Posted: Oct 04, 2015 6:55 pm
by duvduv
After reviewing the topography of the Qumran caves and their inaccessibility, it seems to be pretty clear that whoever were storing the scrolls and artifacts in them was especially interested in making access very difficult for apparently precious texts. However, why would it seem they would hide scrolls that had differing religious teachings?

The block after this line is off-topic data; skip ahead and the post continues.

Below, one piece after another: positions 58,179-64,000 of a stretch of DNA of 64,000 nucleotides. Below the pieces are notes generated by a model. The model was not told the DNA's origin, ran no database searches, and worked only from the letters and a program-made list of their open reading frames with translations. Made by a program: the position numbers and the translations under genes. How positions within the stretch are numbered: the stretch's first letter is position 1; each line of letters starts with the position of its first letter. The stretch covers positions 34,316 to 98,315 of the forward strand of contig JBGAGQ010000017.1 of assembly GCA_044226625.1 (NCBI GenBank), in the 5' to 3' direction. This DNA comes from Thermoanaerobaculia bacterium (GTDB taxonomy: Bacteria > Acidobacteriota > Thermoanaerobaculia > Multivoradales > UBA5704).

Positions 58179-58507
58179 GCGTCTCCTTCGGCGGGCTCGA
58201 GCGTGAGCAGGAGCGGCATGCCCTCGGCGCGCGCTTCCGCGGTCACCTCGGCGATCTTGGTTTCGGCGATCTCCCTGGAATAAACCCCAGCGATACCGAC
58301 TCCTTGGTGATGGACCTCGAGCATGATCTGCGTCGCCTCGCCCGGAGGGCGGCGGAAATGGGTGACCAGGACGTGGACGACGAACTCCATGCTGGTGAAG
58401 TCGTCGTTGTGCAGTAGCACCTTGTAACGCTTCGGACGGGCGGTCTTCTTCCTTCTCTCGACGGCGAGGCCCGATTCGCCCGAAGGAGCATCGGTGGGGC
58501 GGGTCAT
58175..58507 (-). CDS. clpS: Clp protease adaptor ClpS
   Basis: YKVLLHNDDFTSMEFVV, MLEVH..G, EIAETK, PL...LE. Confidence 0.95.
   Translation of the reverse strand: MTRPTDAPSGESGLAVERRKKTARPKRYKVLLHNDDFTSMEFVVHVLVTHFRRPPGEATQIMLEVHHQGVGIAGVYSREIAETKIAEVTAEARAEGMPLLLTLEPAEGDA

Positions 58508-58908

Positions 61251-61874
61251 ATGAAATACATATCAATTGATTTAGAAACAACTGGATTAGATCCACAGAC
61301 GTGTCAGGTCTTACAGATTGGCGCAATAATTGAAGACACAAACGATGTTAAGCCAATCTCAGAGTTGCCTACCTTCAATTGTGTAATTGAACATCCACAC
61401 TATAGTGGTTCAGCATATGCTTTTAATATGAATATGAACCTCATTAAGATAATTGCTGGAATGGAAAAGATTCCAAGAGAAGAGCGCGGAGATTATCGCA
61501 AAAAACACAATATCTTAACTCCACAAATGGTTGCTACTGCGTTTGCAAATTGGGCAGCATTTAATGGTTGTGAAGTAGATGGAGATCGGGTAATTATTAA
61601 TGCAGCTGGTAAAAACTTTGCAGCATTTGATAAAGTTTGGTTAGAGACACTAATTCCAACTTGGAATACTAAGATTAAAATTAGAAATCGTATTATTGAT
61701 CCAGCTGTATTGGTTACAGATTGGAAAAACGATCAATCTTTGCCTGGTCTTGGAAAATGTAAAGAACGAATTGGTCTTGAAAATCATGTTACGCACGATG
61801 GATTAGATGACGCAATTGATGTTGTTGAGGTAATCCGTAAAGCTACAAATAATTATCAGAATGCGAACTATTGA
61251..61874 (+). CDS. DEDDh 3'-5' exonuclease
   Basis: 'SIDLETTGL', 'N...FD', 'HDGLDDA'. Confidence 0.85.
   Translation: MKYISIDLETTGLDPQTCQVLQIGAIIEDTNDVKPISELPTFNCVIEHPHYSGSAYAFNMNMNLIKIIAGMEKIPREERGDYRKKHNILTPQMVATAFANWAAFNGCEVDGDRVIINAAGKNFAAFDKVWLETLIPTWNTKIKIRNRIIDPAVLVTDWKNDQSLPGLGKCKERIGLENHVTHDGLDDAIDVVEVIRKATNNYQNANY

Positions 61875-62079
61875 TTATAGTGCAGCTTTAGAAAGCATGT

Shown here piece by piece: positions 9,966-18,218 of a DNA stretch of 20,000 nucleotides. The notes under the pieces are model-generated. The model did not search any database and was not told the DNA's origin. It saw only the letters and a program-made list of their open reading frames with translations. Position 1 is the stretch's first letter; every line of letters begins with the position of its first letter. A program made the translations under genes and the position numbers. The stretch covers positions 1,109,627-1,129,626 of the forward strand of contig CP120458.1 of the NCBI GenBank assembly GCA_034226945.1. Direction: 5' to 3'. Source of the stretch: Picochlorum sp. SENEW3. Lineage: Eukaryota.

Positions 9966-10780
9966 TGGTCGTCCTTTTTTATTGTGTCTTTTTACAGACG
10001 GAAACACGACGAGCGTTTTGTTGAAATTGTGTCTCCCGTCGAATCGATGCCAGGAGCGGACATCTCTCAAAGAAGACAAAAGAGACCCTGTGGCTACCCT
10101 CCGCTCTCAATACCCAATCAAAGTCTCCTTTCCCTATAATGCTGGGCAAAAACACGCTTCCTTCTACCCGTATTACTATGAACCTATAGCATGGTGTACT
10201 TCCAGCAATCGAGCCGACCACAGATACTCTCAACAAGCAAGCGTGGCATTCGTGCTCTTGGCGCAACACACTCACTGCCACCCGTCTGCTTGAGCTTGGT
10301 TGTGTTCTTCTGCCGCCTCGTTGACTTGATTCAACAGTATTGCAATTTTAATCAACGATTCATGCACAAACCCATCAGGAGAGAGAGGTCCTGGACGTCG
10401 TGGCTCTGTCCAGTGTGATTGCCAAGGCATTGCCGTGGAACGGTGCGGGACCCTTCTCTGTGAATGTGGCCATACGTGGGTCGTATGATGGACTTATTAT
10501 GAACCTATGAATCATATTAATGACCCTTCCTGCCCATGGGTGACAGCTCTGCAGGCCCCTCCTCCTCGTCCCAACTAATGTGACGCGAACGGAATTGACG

And it is interesting to note that the emergence of the Teacher of Righteousness (correctly should be Teacher of Justice - a modern Jewish term for rabbinical judges Moreh Tzedek) was 329 years after the destruction of the Temple. If the author(s) of the Damascus Document and Habakuk Pesher counted according to traditional Jewish chronology, the destruction of the Temple was in 425 BCE and not 587. Thus, the events of the Teacher would be in the time of Herod and his priest son-in-law Simon.Makes for a whole different scenario. Personally, I have never been sure the DD was actually a sectarian non-pharisee document at all.